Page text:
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Oppression and mismanagement

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Court :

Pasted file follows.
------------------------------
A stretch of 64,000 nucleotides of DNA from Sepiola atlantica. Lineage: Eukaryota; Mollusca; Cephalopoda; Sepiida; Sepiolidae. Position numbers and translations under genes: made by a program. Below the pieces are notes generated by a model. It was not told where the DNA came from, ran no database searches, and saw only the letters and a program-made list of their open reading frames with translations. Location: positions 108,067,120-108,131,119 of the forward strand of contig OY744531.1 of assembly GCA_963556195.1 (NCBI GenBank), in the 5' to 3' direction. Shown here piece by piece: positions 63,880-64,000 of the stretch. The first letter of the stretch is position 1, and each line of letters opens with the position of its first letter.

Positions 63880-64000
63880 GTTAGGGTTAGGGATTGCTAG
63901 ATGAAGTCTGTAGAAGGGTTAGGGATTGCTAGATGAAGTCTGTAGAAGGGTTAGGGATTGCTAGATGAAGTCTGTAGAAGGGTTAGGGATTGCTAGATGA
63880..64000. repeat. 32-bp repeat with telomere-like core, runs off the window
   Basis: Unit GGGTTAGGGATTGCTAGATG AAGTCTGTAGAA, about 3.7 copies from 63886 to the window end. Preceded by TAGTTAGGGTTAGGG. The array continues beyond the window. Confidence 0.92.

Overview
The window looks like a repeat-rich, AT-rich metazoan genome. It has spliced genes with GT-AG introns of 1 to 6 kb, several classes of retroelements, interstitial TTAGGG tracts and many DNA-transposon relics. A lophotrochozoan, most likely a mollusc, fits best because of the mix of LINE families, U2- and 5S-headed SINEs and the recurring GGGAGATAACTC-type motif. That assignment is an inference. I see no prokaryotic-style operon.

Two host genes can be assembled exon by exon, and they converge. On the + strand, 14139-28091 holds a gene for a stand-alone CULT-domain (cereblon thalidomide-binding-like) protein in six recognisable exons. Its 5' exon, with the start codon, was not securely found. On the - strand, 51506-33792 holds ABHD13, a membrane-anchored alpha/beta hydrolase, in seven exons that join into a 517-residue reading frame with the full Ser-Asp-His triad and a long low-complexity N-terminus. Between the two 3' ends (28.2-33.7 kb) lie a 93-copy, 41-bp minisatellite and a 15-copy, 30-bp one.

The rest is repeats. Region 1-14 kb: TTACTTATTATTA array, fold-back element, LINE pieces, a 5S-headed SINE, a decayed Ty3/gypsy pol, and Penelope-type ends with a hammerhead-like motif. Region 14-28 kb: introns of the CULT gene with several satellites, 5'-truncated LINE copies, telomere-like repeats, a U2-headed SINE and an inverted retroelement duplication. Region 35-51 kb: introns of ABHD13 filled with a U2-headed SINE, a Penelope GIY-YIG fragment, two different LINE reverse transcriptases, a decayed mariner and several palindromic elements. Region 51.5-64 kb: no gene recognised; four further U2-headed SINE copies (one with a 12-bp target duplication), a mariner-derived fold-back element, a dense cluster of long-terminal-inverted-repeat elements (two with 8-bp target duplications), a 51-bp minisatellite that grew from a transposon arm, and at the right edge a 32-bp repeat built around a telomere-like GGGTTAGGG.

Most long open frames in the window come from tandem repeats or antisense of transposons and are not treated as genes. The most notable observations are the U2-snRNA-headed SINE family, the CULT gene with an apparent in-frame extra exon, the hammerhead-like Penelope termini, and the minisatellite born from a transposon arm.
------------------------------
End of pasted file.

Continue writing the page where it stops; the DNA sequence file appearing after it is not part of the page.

COMPANY LAW BOARD BENCH NEW DLEHI

Brief :

Citation :
Suresh Kumar Rungta v. Roadco (I) (P.) Ltd. SMT. VIMLA YADAV, MEMBER CP NO. 93 OF 2005